Most Recently on the Playlist:
Train -- Something More
U2 -- All I Want Is You
Dum Dum Girls -- Coming Down
Last night's dinner was with a guy I worked with for all of maybe five months back in late 2000 in L.A. Anyone who's read Dead Star Twilight knows what I was up to during that time period and therefore what I must've been like at work. Astonishingly, this person is one of quite a few who put in time with me during that brief era before I truly became strung out who still remembers me fondly, as someone with a good mind who had talent to burn. (Both the mind and the talent would be burned in short order.) The really ironic thing about this guy, though, is that it would be a couple of years later that he'd travel down his own road to full-blown, thoroughly horrific addiction. It was much different than my personal highway to hell -- there was a lot of West Hollywood partying and, from what I can gather, a total submergence into the meth scene that's destroyed so many good lives -- but the end result was pretty much the same: He lost everything and had to claw his way back to becoming, hopefully, a better version of the man he used to be.
What was interesting about the two of us sitting across a table from each other, was, well, everything. We weren't really great friends back in the day, just a couple of co-workers who admired each other's abilities. And now, as he said last night, here we are in Albuquerque, New Mexico on a Thursday night having dinner a decade later. His point was that you really don't know where life will take you, where the road ahead will lead or what it will reveal. He's got a good life and a good future here in Albuquerque -- which includes a damn terrific job and a guy he seems to be cultivating a healthy relationship with -- and despite the ongoing, everyday struggle all former users have to wade through, he's rigorous about staying positive and he's grateful for each new day he gets.
He's writing his own book, too -- which I have to believe will be a hell of a read once it's complete. A thematic refrain within it: pay attention to everything. Again, the future's completely uncertain -- whether you'll even have a future from one minute to the next is often out of your hands -- and the past is history. The only thing you have right now is now. It's the only thing you can be sure of and by its very nature the rarest gift imaginable because there will never be another time just like it. You'd be a fool to waste something that precious.
Word has it the roads are finally clearing and reopening. I'll probably be back behind the wheel soon.
Oh how I love a challenge. A good night's sleep in Albuquerque, followed by an ugly "wake-up call": All the highways out of this city are currently shut down. Like, all of them -- in every direction. Could mean I'm stuck in this admittedly very nice, warm hotel room for another day, followed by a Cannonball Run to Vegas in the morning, or it could mean I just have to wait a few hours until things get moving again. We'll see, I guess.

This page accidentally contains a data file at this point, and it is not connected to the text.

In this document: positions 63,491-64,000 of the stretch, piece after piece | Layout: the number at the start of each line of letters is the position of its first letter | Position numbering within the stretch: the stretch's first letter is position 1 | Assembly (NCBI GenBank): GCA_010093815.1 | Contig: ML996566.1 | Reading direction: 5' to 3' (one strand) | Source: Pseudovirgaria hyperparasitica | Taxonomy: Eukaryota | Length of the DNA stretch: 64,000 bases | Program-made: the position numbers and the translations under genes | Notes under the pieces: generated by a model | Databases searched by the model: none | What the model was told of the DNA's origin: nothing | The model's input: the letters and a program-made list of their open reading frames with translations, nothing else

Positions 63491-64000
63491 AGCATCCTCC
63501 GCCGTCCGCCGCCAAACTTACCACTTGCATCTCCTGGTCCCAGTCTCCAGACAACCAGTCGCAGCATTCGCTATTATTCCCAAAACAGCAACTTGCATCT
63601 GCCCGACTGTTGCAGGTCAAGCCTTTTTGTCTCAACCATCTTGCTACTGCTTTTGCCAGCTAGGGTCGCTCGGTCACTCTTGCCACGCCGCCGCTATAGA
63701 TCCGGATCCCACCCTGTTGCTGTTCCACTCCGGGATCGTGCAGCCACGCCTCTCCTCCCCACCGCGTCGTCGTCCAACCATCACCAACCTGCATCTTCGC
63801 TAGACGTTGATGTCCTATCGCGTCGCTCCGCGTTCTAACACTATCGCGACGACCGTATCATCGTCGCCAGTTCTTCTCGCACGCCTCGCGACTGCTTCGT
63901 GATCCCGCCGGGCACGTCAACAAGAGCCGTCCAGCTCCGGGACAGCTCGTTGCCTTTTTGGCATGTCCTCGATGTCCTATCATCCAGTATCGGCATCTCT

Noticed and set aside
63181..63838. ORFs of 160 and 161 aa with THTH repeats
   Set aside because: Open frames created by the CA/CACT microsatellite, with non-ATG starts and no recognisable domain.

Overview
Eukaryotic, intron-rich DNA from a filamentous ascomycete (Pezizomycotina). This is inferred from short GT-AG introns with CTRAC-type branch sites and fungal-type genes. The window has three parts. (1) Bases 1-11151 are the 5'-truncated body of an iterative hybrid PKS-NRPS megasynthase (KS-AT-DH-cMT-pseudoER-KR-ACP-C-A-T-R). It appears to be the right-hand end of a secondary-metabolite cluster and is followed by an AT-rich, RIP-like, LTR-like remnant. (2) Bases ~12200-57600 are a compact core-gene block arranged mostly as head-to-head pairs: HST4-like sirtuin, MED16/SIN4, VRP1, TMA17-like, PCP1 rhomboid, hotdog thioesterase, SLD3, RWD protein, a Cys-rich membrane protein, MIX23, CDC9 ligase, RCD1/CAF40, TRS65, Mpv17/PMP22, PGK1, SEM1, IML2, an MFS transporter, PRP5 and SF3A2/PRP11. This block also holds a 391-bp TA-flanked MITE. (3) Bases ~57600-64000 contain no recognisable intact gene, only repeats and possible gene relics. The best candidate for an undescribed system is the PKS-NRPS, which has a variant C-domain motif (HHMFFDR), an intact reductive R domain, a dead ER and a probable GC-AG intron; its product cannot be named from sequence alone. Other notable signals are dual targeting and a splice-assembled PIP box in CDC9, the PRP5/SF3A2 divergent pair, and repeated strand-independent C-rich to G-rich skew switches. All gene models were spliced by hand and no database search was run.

Here's REM's Can't Get There from Here.
Thursday, December 22, 2011
17 degrees and snowy as hell. Driving was -- challenging. Very happily in for the night after a terrific New Mexican dinner with an old friend in Albuquerque. Today's travels took me to Ft. Sumner, New Mexico, where Billy the Kid was killed, and through the ruins of various ancient towns along Route 66. The bitter wind, leaden skies and snow flurries made them seem even more forlorn and haunted. Gorgeous stuff.
Stopped in Albuquerque, NM at 4:38PM MT. 1,966 total miles traveled.
Most Recently on the Playlist:
Patrick O'Hearn -- A Lovely Place To Be
The Rolling Stones -- You Can't Always Get What You Want
Jose Gonzalez -- Far Away
I dreamed about this place, as strange as that may seem. I visited it once before, years ago, and not long after had a dream in which I woke up in a strange bed in this long-since-decayed town and asked the girl next to me, "How did I get here?" She gave me a reassuring smile and answered, "You've always been here." Odd, I know. Erick is one of a thousand little stops along the old Route 66, ghost towns that years of rust and neglect by the outside world have transformed into inexplicably lovely still lifes. These places died on the vine, a vine which was strangled by a much larger and more powerful growth designed to make travel easier for the masses: the interstate. But they remain -- living museums of a bygone era and generation. And they are absolutely worth taking the time to stop and see.
My evening in a nutshell: Dinner and a room at the Big Texan Steak Ranch, where kitsch is Texas-sized. A monster steak and a couple of beers. Surprisingly good conversation with some other folks who were passing through. At around 6AM I heard the words, "It was nice to have met you," and a little laugh, followed by my motel room door opening and closing. It's been a long time. I don't think anyone will begrudge me a night of good, semi-clean fun. Ready to hit the road again. I'll be in Albuquerque later today having dinner with an old friend. Oh, and it's 24 degrees outside right now.
Stopped in Amarillo, TX for the night at 6:48PM CT. Total number of miles traveled: 1,721. Number of bite marks on my neck: One (but it's a doozy).
Most Recently on the Playlist:
Mazzy Star -- Rhymes of an Hour
National Skyline -- Permanent Haze
Sneaker Pimps -- Post-Modern Sleaze